Friday, 9 December 2022, 13:07
The contents of shopping trolleys in Malaga province are increasingly lighter on fresh produce. The big rise in food prices due to inflation is forcing shoppers to go without some healthy food staples. The sale of fruit, vegetables and fresh fish has fallen considerably in the province, and this is especially noticeable at this time of year when people are buying and eating more.
This drop in the quality of what is being eaten in Malaga and the Costa del Sol is confirmed by analysing data on the entry of goods at Mercamálaga - the province's main wholesale market for fresh produce. The sale of fresh products fell by seven per cent in October and saw a decrease in each of the five previous months. Since May, the delivery of fresh goods has fallen by 4.47% overall. In October 24,240 tonnes of fresh produce was sold, compared to 26,070 recorded in October of the previous year.
According to Mercamálaga's data, the fall is widespread across all food categories and has been especially noticeable since September. In October, the sale of fruit and vegetables fell by 7.29%, while fish fell by 7.75%. By subsector, the sale of potatoes saw the highest fall (17.45%), followed closely by fresh fish (7.27%) and fruit (7.17%).
The only exception is for seafood, which saw a 30.81% increase in sales due to the approaching Christmas period and the fact that many consumers have decided to buy seafood in advance for fear of large price increases as the big day approaches.
Since May, 6,012 tonnes less fruit and vegetables have been sold and 876 less fish, in comparison to the same period last year.
The only data that Mercamálaga doesn't record is the delivery of fresh meat because it only has a poultry slaughterhouse. This data is, however, recorded by the agriculture ministry in its monthly report on food consumption in which there is a detailed study on the sale of all different types of produce in Andalucía. There has been a decrease in the consumption of meat, falling from 3.2 to 2.83 kg per capita from September 2021 to September 2022.
When trying to find the reason behind the decrease in sales, inflation seems to be the main culprit. There was a year-on-year increase in the consumer price index of food items and non alcoholic drinks of 14.4% from October 2021 to October 2022, according to data published by the national statistics office. It showed a 0.6% increase on the previous month and the highest rate since records began in January 1994.
The implications of this are, as Mercamálaga has recorded, that there has been a price increase across all fresh food types over the third quarter of 2022.
From July to September, the cost of some items increased by over 25%. Potatoes, which are now being sold for 0.68 euros/kg, have seen the largest increase (26%). In all cases, prices are still higher than those recorded in the last quarter of 2021, when prices tend to be higher due to the increased demand that Christmas brings.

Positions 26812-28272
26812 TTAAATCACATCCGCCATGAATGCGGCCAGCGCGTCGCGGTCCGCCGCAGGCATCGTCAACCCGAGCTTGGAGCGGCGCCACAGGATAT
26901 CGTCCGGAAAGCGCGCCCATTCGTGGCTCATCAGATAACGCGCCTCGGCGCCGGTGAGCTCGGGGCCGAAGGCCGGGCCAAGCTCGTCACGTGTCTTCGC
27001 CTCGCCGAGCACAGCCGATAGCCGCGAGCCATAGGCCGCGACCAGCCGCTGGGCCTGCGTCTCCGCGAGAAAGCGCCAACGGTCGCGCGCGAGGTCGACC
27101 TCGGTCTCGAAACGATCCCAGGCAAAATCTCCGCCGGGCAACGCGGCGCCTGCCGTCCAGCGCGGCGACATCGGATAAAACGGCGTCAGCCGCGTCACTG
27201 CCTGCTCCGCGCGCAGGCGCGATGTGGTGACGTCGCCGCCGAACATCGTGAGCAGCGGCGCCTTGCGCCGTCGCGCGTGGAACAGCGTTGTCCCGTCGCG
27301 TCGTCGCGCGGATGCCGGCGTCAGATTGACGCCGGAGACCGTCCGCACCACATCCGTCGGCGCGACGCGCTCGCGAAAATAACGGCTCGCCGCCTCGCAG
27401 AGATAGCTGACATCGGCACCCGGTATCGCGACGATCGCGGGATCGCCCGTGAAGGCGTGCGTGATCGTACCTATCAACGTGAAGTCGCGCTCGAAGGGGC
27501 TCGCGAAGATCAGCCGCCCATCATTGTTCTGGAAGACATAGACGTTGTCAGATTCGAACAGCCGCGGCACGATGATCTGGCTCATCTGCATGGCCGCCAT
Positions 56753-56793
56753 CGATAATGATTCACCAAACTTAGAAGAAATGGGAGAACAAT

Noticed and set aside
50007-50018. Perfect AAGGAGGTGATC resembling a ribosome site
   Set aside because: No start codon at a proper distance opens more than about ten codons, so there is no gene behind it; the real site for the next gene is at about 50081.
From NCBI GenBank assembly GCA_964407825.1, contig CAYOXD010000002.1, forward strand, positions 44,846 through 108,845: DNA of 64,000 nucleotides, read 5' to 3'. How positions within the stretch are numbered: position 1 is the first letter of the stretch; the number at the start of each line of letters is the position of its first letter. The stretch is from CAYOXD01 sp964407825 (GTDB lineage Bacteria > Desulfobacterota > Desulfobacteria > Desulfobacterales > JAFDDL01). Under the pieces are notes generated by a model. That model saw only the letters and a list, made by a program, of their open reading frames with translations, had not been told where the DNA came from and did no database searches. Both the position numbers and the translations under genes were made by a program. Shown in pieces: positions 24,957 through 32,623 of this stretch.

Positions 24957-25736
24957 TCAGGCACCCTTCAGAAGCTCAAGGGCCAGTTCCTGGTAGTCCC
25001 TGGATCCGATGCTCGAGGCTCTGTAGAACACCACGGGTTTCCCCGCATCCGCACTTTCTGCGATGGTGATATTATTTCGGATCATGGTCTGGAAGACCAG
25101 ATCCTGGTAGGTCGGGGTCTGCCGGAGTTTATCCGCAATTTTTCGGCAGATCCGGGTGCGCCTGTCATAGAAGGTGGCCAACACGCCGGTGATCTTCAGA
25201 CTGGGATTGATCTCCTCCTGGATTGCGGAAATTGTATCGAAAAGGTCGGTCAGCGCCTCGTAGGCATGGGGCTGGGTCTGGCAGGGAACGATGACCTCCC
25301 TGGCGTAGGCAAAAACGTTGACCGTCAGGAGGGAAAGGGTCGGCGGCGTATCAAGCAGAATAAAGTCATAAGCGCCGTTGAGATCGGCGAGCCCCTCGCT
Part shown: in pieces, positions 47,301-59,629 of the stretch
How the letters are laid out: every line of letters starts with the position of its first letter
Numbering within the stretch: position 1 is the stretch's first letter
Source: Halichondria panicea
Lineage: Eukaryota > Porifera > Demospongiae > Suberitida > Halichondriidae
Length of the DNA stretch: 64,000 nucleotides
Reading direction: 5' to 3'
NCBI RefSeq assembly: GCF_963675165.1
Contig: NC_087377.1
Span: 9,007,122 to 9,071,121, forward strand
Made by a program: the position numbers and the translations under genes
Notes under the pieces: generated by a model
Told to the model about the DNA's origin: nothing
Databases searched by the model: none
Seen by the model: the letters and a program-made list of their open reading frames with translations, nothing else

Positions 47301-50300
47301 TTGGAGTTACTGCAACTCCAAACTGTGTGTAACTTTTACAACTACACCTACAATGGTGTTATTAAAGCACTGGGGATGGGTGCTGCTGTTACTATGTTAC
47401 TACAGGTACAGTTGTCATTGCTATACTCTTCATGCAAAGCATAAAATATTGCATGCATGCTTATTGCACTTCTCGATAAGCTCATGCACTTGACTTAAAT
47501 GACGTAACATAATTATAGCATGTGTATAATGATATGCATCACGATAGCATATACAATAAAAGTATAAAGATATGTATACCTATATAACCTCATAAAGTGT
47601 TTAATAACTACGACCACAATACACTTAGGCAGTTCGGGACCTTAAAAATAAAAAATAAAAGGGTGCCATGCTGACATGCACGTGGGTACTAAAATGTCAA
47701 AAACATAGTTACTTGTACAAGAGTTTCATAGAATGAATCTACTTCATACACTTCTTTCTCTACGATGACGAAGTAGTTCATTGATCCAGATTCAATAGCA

In light of this situation, wholesalers and retailers are worried about the fall in sales, while customers are concerned by rising prices, and especially as the situation is not likely to improve before the year ends. "Last November was a really good month, but this November, we have sold nothing," said Pilar López, president of Mercamálaga's fish wholesalers' association.
This business woman thinks that the people of Malaga have stopped buying fresh produce due to economic uncertainty. She fears that consumption levels will not increase again until next Easter. "Sales have decreased since summer. People are scared of what's to come. There is also a shortage of goods, and so what there is very expensive," she added.
Manuel López, president of the association of fruit and vegetable wholesalers, had a similar opinion. "Oil, electricity, mortgages... the cost of everything is increasing, so consumers don't have the money to spend on other things," he said. He realises that some customers cannot afford produce as some items have doubled in price. "When prices go up, sales go down. Not everyone can afford potatoes at the price they are now," he added.
Rafael Jiménez, owner of Ravidepa, one of the main wholesalers in the market, also shines a light on Mercamálaga's situation "Everything has come to a halt. In November, we barely sold anything," he said. He also believes that budgets are tight and that many consumers in Malaga are saving money for Christmas. "First they think about gifts then food comes second."
Away from what they are seeing in Mercamálaga, and by extension in the covered food markets of the province, it is the same story in the main supermarkets, which don't always get their produce from the local wholesale market. The head of the confederation of Andalusian businesses in the food and perfumery sectors, Álvaro Zafra, warns that consumption is at a standstill and that in the last few months they are seeing a drop in the average spend, principally in fresh produce.
"Some shoppers are going to bring their spending forward in fear of the prices going up, but not everyone is going to be able to do this," he noted.
The managing director of supermarket chain Maskom, Sergio Cuberos, has the same opinion. He explained that the price of these products has gone up 20% on average because of the cost of raw materials, animal feed and electricity. This is having a big impact on the shopping lists of many people in the province.
"There will be drop off in spending as the prices are already high and I don't think they are going to change very much. This is bad news for the so-called Mediterranean Diet."
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